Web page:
Perry, Benjamin. Broadleaf Books, 2023

This book provides a compelling explanation of the value of tears as a needed expression of emotion for personal and societal transformation. Community educator, activist, and minister Perry crafts a selective multidisciplinary survey of weeping, woven with his own lived experience of learning to embrace tears as an embodiment of emotion and a fundamental aspect of individual and collective well-being. Depicting himself as an “evangelist for crying,” Perry recounts his decision to learn the art of shedding tears. Opening chapters explore the physiological basis for crying. Perry summarizes key works in chapter 2, beginning with Darwin’s The Emotional Expression of Man and Animals and tracing selected studies through the present. Readers will benefit from the cited science of this chapter, as well as the breadth of disciplines and their treatment of grief covered in subsequent chapters. Considerations of race, gender, class, and sexuality figure strongly in Perry’s exploration. While he cites numerous causes of modern ills that engender tears, and that push some to suppress them, he also includes numerous stories and citations of personal experiences where the expression of tears transformed both the one crying and those observing the crier. “Cry like your tears matter, because they do,” Perry advises, concluding a book that makes the case well. View on Amazon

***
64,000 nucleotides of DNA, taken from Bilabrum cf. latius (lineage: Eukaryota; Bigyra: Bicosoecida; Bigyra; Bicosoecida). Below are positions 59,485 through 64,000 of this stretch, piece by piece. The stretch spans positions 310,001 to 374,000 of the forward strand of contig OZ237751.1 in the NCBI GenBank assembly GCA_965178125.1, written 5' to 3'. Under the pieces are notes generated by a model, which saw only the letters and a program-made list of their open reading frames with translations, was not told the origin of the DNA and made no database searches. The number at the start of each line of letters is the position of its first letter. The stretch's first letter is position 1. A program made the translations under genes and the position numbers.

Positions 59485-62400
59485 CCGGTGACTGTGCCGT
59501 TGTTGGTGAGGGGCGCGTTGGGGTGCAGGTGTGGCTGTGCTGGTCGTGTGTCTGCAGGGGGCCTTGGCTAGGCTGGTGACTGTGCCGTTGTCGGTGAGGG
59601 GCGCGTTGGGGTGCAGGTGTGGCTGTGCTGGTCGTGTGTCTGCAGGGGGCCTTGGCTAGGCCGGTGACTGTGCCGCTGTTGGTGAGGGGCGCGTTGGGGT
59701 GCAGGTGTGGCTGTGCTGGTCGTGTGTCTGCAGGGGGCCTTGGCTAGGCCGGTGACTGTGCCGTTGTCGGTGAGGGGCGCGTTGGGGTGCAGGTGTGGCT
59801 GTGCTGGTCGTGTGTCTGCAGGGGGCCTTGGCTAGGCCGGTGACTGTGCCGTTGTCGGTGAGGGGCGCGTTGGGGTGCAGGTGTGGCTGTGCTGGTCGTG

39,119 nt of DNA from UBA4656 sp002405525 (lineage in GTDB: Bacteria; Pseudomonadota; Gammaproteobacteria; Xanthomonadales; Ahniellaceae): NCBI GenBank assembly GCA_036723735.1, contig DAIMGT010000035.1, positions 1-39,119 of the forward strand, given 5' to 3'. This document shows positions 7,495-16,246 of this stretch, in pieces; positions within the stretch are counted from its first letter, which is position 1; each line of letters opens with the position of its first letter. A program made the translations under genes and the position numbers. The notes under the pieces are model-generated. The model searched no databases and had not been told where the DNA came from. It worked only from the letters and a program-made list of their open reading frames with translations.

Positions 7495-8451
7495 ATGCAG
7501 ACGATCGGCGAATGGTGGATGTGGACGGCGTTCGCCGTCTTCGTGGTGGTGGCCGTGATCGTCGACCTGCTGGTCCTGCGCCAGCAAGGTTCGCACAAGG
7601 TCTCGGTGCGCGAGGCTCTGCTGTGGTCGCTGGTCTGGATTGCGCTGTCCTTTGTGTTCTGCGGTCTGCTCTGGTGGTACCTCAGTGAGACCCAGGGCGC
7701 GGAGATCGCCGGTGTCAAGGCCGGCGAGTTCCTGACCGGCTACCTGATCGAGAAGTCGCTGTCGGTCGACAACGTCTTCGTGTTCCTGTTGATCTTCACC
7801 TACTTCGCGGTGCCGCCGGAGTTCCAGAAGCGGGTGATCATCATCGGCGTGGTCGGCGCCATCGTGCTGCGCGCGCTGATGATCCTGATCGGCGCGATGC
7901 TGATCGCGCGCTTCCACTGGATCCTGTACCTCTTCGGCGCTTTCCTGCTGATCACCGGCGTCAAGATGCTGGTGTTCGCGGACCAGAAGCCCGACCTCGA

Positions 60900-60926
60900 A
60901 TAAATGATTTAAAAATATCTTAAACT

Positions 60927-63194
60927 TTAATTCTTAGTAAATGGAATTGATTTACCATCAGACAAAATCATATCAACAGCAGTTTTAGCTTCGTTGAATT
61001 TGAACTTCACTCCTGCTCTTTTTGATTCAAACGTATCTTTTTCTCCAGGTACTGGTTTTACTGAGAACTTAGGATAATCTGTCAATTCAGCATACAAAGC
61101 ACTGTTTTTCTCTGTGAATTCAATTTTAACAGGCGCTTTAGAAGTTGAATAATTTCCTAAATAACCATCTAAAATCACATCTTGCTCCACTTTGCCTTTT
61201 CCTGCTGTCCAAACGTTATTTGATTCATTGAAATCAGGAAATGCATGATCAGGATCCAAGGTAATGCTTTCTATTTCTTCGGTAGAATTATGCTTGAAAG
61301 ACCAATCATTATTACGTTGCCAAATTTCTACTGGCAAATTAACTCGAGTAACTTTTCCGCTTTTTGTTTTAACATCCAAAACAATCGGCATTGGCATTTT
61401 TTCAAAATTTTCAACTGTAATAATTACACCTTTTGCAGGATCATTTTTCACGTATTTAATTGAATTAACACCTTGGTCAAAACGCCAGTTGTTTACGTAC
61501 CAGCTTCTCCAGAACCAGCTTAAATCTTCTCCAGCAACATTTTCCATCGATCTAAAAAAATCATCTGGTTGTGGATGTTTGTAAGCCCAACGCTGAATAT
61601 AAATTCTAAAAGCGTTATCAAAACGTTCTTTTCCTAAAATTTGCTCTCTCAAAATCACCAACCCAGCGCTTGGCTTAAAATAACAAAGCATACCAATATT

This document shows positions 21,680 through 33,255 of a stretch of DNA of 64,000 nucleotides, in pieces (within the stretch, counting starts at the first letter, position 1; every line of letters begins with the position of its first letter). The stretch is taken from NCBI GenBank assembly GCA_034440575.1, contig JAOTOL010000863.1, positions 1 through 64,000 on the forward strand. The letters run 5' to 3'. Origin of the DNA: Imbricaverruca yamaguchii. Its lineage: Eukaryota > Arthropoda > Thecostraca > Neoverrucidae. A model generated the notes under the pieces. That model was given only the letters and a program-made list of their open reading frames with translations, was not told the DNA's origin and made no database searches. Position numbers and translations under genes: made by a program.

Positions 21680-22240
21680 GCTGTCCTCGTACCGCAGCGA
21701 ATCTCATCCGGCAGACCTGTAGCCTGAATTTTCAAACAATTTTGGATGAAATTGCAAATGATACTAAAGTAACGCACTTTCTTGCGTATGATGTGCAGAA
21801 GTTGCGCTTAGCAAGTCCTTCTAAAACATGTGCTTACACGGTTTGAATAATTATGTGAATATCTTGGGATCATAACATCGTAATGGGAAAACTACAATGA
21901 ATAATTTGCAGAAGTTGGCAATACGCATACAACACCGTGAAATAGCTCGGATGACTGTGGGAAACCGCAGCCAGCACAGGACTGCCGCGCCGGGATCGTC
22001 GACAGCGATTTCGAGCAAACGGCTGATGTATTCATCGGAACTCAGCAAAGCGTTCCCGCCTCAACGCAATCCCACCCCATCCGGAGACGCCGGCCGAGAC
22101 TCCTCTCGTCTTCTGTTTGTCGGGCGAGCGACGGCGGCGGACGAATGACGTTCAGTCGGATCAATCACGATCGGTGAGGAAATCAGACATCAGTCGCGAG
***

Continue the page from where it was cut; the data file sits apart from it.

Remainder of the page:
4. The couch, the clinic, and the scanner: stories from three revolutionary eras of the mind
Hellerstein, David. Columbia, 2023